As a woman and feminist, I anticipated the release of Citation, especially after seeing its stellar trailer. Look, it is not your everyday Nigerian film, it doesn’t even come close. For one, it is centered on a major societal issue that rarely gets this type of attention. Plus, it was directed by Kunle Afolayan. What’s more, it introduced an interesting new player in Nollywood’s cast of characters: Temi Otedola. How awesome is that?!
I remember watching the film the day it was released with so much trepidation and curiosity. I was eager to see how this familiar yet uncharted territory of a story would be told, how each character would convey the message, and most importantly, its resolution.
The trailer dives us straight into the plot of the movie- sexual harassment and abuse that happens in tertiary institutions. But what I wanted to know was if Kunle Afolayan, unlike the Nigerian society would give victims like Moremi Oluwa victory in the form of justice.
The storyline is one I think we are familiar with all too well, one we have heard, read, and maybe even experienced. A University lecturer with a pattern of abuse and predatory behavior seeks out young and impressionable female students, cultivating a relationship with them where he leverages his niceness which comes in the form of academic guidance. He eventually manipulates his relationship with them by demanding for sex.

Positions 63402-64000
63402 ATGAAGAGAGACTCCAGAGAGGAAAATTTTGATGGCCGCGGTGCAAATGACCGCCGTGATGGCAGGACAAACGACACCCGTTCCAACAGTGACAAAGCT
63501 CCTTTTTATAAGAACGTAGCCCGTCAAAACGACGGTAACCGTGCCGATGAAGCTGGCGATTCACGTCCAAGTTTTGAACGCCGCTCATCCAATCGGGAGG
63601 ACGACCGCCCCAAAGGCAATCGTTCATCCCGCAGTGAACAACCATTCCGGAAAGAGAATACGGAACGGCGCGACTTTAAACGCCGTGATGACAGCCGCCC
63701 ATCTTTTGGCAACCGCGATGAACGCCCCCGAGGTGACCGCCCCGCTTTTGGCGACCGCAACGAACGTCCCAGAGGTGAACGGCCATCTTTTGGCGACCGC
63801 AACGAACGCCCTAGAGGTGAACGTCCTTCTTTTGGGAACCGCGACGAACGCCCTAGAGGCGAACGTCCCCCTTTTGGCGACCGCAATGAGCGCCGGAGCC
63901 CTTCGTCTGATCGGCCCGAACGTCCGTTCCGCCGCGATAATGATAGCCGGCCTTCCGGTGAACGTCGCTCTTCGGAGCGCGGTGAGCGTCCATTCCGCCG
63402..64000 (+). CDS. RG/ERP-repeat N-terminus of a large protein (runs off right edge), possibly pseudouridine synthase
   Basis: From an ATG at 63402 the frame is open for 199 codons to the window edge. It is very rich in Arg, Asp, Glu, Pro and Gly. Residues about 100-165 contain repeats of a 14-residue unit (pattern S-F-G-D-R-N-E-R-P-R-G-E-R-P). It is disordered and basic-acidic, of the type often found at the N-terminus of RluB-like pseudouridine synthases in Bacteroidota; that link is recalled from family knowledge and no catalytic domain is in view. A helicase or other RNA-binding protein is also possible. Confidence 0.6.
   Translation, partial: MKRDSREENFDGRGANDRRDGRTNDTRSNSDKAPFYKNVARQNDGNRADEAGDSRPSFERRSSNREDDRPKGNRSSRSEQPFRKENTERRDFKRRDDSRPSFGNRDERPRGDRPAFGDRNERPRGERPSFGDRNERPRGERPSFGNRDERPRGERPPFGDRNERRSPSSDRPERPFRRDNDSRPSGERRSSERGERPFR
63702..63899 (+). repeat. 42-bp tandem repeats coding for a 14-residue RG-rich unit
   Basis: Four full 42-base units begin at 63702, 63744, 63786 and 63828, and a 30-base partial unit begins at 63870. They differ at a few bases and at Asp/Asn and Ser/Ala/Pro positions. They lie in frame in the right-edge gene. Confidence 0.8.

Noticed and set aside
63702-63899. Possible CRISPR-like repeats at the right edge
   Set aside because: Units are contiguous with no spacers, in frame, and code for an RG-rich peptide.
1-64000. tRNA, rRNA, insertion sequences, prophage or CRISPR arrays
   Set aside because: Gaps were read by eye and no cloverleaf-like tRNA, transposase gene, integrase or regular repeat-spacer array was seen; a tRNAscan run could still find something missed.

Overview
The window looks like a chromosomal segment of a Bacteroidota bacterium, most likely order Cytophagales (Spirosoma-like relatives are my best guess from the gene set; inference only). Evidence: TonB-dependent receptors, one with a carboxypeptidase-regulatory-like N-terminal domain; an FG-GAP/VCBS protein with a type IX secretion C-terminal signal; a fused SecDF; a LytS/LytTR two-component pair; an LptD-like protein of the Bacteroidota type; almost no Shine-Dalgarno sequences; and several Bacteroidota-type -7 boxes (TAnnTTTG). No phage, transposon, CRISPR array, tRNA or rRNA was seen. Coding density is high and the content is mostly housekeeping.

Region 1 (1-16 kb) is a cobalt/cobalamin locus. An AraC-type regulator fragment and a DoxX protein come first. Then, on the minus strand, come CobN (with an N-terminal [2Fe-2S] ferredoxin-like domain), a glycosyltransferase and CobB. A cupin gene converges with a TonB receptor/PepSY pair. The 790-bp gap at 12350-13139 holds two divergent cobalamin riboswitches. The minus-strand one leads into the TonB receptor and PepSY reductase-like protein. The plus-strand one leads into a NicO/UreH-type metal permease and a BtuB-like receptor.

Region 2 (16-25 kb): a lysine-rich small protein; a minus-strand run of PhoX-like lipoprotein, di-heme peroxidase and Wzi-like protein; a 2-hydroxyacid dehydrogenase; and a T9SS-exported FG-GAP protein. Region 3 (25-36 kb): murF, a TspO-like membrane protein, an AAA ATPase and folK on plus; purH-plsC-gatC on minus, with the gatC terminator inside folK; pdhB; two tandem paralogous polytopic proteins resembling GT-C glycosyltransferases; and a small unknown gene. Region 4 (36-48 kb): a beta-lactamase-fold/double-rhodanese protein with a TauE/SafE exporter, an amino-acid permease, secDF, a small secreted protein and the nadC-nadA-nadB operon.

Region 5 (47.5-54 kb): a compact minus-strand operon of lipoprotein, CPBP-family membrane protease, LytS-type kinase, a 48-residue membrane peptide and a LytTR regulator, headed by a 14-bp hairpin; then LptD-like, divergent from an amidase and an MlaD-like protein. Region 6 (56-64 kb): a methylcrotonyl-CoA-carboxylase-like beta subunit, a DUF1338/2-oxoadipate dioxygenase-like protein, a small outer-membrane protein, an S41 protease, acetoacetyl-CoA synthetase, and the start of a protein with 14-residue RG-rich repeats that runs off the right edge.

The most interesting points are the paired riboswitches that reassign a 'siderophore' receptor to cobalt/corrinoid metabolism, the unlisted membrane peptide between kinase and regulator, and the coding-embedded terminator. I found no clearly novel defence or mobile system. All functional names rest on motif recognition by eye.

A Common Predicament
This predicament is common in Nigerian Universities, a simple google search will point you to the names of institutions and lecturers who have been found wanting, the most prominent case was the one showcased via the Sex for Grades documentary produced by Kiki Mordi.
In many situations, predatory lecturers like Lucien N’Dyare become vindictive when they are rejected. They deliberately seek ways to fail the student and deprive them of moving forward academically. They might even continue to do so for as long as you say no to them because they believe that, “there is nothing you can do about it.” Which is not a complete lie. Take for instance, the backstory that ushered us into the film where students took matters into their hands.
It is the complete lack of faith in the school’s system, the ingrained fear that if you come out to tell a story such as this, you will encounter a lot of Osagies who are within the system but whom the system would never believe.
However, for all that it did in exposing sexual predation, the film gives us hope in the possibility of justice. And even where that is arbitrary, it helps us better understand the dynamics of power relationships in those settings. As put succinctly by the cast lawyer: “there is a thin line between wooing and oppression, especially when one party has power over the other.”